Just a week ago, the Kings rattled off five straight wins and were right back in the mix for the playoffs. But just like earlier in the season, this team can’t handle success.
On Monday night at Target Center in Minnesota, Sacramento dropped their fourth straight game, falling by a final of 116-106 to the last-place Timberwolves.
Sacramento did a solid job of making Karl-Anthony Towns work for his numbers, but he made some big plays late. Rookie Anthony Edwards impressed, as did D’Angelo Russell in his first game back after an extended absence with a knee issue.
Here are three takeaways as the Kings dropped their fourth straight game to fall to 22-29 on the season.
After a quiet first quarter, De’Aaron Fox came out in the second and put on a show. The Kings’ star point guard scored 15 of his 20 first half points in a wild barrage leading to halftime as the Kings rallied to erase a deficit.
Fox didn’t back down in the second half. Building off the momentum of the first 24 minutes of action, Fox finished with 31 points, nine assists, six rebounds and two steals. He shot 8-for-16 from the field and 13-for-15 from the line. Both the attempts and make from the stripe are a career high for the fourth-year guard.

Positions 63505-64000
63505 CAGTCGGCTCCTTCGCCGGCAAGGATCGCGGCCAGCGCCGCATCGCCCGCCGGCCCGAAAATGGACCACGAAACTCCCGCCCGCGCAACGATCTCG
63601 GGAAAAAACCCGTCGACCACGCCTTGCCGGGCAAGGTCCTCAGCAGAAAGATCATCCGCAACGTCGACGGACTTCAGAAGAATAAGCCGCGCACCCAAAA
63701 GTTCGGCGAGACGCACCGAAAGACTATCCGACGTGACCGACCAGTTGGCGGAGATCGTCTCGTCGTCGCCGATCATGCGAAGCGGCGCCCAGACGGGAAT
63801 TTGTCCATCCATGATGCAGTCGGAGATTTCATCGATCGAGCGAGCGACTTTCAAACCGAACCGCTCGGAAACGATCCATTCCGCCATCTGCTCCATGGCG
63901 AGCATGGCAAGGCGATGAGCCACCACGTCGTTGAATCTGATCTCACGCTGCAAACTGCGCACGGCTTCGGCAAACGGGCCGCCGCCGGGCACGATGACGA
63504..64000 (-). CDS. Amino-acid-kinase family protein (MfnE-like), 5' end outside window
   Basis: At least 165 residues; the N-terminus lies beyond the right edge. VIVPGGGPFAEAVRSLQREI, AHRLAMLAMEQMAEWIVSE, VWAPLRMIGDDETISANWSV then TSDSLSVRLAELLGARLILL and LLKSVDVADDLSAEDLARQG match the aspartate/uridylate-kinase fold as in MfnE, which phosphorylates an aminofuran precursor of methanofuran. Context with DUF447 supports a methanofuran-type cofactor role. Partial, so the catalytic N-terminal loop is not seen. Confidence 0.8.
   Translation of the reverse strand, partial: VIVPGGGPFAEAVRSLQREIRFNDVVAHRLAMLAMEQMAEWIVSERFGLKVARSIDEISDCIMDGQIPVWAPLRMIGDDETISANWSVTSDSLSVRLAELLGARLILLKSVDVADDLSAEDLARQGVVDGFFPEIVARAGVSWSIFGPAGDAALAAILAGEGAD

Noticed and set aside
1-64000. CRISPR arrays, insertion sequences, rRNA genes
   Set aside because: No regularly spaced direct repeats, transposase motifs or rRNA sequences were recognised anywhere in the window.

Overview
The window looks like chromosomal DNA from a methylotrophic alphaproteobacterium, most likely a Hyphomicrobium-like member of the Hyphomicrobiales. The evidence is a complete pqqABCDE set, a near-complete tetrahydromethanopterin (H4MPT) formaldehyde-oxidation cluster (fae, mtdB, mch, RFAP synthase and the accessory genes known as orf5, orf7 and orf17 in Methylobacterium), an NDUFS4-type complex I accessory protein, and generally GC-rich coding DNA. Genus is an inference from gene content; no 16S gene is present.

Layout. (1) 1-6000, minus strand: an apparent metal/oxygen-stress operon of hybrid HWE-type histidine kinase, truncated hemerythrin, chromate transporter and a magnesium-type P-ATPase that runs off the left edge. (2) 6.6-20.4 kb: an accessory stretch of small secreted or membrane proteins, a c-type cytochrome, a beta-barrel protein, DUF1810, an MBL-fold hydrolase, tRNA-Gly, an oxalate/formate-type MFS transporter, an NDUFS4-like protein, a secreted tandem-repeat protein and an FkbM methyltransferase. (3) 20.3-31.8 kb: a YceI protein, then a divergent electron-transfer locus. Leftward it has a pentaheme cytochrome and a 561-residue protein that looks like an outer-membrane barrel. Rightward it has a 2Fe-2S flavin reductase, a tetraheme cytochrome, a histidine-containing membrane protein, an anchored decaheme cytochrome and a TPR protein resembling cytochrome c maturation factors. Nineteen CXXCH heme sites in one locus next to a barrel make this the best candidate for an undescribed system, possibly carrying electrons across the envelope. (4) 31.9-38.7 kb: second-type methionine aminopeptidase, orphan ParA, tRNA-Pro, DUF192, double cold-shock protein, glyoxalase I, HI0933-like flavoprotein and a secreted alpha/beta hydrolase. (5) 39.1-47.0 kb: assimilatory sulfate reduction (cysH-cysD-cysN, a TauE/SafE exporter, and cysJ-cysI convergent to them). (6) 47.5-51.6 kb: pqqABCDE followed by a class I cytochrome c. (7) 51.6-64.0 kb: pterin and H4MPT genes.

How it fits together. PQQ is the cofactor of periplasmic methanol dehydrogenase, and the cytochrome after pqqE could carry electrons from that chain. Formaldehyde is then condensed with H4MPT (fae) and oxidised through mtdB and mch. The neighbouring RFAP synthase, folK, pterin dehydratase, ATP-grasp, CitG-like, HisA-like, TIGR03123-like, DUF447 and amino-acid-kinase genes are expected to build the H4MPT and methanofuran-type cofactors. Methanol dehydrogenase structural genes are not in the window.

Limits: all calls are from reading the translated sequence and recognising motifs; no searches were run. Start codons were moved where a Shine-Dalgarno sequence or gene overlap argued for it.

It might not be fair, but if the Kings have any shot of making the playoffs, Fox has to be this player in every game down the stretch. And even when he is this good, sometimes it’s not enough.
Harrison Barnes got it going early and often. The veteran forward scored 12 points in the first quarter and he was just getting started.
The Kings fed Barnes on multiple post ups and he bullied his way to a 21-point, 12-rebound double-double, including some big time dunks.
When the Kings are at their best, Barnes is featured heavily.
With LaMelo Ball likely out for the season, the NBA’s Rookie of the Year battle might come down to Edward and Kings guard Tyrese Haliburton.
Haliburton took home the first two Western Conference Rookie of the Month awards and Edwards just earned the latest one for the month of March. Monday’s game might be a microcosm of the debate between the two.
Haliburton finished with just nine points on 4-for-9 shooting with seven assists, two blocks and a steal. He was efficient, but not a focal point.
Edwards scored more points, finishing with 19 to go with eight rebounds and five assists. But he shot just 5-for-15 from the field and turned the ball over seven times. Despite the inefficient night, Edwards was the better player and his team one, so he gets the advantage.